2020 was a nightmare for Cowboys’ linebacker Jaylon Smith. The 26-year-old had by far his worst pro season to date. Smith’s PFF defensive grade of 54.2 was 16 points lower than his mark of 70.2 in 2019.
Smith was heavily scrutinized for his play on the field, and for good reason. Time and time again he seemed to be in a position to make plays but was simply just unable to execute.
#Cowboys Jaylon Smith is overpursuing or playing himself out of position a bit so far. Three that stuck out: pic.twitter.com/IR4PHHQl4n— Charles Robinson (@CharlesRobinson) September 14, 2020
I don’t understand what #Cowboys Jaylon Smith was doing late in this play. I guess he thought Beckham was going out of bounds or hemmed up? If he runs to the sideline, he probably gets the angle, no? Maybe he was tired? pic.twitter.com/DKHPoB9qoX— Charles Robinson (@CharlesRobinson) October 4, 2020
To make matters worse, Smith’s effort on the field was brought into question with plays like the one below showing up on film.
Jaylon Smith when asked about his pursuit of DeAndre Hopkins on this play: “You know, no excuses. We all got to get to the ball. Myself included.”— Jon Machota (@jonmachota) October 22, 2020
(Video: @SportsSturm) pic.twitter.com/1Kp28NCKDR
With a new number on his back and a new defensive scheme in town, Smith is looking to put 2020 in the rearview mirror and be a different player this upcoming season. However, some believe the linebackers’ performance in 2020 was indicative of the player he is now. Bleacher Report seems to be of this belief, as they labeled Smith as the Cowboys' “biggest bust” of the 2021 season in their Predicting Every NFL Team’s Biggest Bust piece on Friday.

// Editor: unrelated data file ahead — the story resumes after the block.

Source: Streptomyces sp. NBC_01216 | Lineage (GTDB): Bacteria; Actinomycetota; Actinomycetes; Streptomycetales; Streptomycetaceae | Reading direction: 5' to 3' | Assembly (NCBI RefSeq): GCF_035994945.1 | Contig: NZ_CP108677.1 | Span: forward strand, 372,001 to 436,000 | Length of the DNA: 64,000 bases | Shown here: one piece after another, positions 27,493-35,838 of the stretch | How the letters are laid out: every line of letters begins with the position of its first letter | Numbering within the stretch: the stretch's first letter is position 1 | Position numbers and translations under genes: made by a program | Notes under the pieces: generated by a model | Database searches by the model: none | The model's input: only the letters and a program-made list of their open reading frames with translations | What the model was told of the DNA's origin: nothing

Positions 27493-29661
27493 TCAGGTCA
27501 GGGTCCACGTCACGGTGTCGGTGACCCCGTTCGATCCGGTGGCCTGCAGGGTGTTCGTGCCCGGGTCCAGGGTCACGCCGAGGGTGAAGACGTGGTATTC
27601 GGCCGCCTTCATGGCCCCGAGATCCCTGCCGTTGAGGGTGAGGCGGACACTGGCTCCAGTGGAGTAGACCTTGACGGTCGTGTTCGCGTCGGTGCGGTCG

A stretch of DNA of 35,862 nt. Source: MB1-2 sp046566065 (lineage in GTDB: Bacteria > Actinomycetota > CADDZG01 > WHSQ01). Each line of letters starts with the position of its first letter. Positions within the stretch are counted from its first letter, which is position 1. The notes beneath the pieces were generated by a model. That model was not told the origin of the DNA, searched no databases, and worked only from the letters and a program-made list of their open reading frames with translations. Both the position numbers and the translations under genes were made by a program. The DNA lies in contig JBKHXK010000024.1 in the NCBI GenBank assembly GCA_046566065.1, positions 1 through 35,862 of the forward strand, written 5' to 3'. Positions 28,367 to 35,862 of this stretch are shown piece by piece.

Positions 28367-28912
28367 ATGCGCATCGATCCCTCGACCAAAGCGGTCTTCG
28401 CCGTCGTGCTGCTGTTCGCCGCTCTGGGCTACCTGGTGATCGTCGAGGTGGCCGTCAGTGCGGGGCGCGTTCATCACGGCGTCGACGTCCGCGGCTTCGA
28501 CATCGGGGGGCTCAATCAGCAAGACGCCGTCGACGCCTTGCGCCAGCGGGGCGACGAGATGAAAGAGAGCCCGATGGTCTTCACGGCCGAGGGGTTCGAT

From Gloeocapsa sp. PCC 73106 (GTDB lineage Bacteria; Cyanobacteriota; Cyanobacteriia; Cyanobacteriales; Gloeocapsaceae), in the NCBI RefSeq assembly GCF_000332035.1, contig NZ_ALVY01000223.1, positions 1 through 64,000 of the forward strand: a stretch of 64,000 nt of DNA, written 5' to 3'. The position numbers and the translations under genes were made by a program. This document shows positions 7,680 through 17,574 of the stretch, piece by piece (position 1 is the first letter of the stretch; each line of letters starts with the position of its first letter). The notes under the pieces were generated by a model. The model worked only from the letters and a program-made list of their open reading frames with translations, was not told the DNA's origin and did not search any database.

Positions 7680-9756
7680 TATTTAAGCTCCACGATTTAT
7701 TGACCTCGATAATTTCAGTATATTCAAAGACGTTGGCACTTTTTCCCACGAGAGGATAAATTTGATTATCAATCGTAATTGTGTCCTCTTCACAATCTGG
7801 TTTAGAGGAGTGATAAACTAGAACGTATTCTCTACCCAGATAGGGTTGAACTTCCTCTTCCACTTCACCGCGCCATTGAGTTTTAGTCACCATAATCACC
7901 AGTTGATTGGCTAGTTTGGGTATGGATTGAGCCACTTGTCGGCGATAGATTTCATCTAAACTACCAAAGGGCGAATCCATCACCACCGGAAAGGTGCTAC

Here’s what they had to say about the polarizing linebacker.
Dallas Cowboys linebacker Jaylon Smith hasn’t been the same player since he signed a five-year, $64 million contract extension before the start of the 2019 campaign. His overall level of play has decreased in each of the last two seasons. A downward trend in performance coupled with the acquisition of first-round linebacker Micah Parsons appears to signal change in Dallas.
Smith will likely move from middle to weak-side linebacker, thus allowing Parsons to roam as the unit’s “Mike.” The transition could further hamper Smith’s effectiveness since he already struggles to change directions, whereas fourth-round rookie linebacker Jabril Cox excels in coverage. Smith’s role could be further diminished as an early-down option who gives way to a pair of rookies in sub-packages. The Cowboys shouldn’t expect to get much of a return on Smith’s $9.8 million salary-cap charge.
All are fair points, and it’s hard to be positive about what Smith can do in the upcoming season after seeing what he’s put on tape in the past two years.
2021 is a big year for many players on the Cowboys’ roster. It may be the biggest for Jaylon Smith. We’ll see if the linebacker can prove the doubters wrong and bounce back to his Pro-Bowl form in 2021.